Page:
The campaign for a Yes vote for independence transformed into a carnival of debate, discussion and cultural ferment. Public meetings and debates, once written off as yesterday’s thing, sprung up in the smallest communities. The Radical Independence Campaign, Women for Independence and other groups pushed the whole Yes campaign left so that even the most staid Scottish National Party figures denounced the presence of Britain’s nuclear weapons on the Clyde and called for “Bairns not Bombs.” On the day of the vote itself, in Niddrie, a housing estate on the edge of Edinburgh, Yes voters marched collectively to the polling station, led by a piper.
In many ways the Independence campaign resembled the social movements which had sprung up to resist austerity, war and much more. But it also made a statement about our history.
A People’s History of Scotland first came out in the summer of 2014, concluding with a call for a Yes vote to achieve the grounds for further, radical change. But it also looked at a rich history of radicalism and revolt. The poet Robert Burns was not a harmless scribe writing of daffodils and mice but a supporter of both the American and French revolutions whose Jacobin sympathies got him into trouble with the authorities. Suffragettes, such as Helen Crawfurd, were jailed numerous times, while Agnes Dollan and Mary Barbour would play a central role in the 1915 Glasgow rent strike, one of the key episodes in Red Clydeside. John Maclean was a heroic figure who opposed the war and supported both the Bolshevik revolution in Russia and Ireland’s fight for independence. In more recent times we have seen great battles like the occupation in 1971 at Upper Clyde Shipbuilders and the mass non-payment campaign against the poll tax.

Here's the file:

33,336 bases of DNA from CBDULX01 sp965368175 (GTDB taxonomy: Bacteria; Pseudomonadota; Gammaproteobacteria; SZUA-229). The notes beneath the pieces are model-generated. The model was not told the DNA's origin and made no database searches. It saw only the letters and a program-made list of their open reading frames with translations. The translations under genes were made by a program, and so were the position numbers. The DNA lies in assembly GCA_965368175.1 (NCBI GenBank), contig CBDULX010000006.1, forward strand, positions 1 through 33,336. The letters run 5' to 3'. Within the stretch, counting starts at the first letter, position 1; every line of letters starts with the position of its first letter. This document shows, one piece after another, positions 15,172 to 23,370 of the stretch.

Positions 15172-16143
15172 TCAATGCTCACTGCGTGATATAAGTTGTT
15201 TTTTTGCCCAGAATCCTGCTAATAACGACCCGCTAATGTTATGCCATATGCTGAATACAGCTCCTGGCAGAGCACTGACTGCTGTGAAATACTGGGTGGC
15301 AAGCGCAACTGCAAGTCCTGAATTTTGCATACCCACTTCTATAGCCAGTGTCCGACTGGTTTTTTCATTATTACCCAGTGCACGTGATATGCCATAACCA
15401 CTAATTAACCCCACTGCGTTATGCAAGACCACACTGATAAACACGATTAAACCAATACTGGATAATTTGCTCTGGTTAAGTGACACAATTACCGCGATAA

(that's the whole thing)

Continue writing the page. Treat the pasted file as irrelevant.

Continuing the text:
In this series of podcasts, as in the book, we look at the lives of key Scottish rebels: author and champion of the Scots language, Billy Kay, joins me to discuss Robert Burns; Kieran Allen joins me from Dublin to discuss James Connolly; Henry Bell similarly on John MacLean; Jimmy Reid’s daughter, Eileen, will join us to talk about her father who led the UCS occupation; Siobhan Tolland, an SNP councillor in Lochee, Dundee, will talk about the jute worker, unemployed activist and songwriter, Mary Brooksbank.
But above all these podcasts will discuss moments when ordinary folk challenged a rapacious aristocracy and bourgeoisie. Scotland’s industrial revolution was later, shorter and more brutal than that of England’s. The new industrialists relied on labour being cheaper than south of the border and housing conditions were the worst in Britain. The Gaelic communities of the Highlands were swept away in the brutal Clearances, to be replaced by sheep and for the people to feed the demands of industry in the south of Scotland or across the Atlantic.
The aim of these podcasts is to bring alive our history, whether it’s militant suffragettes letting off bombs or hunger marchers occupying Edinburgh city centre for a week in 1933, Scot volunteers of the International Brigades in Spain, the 1971 occupation of Upper Clyde Shipbuilders and the 1988-1989 mass campaign of non-payment which broke Thatcher’s poll tax.
Culture will be central to our story. Long gone are the days of the White Heather Club with TV viewers watching, and hopefully cringing, at the offerings from the Kailyard. Today Scotland has entered modernity whether in music, fiction, poetry and much more.
Find out more here.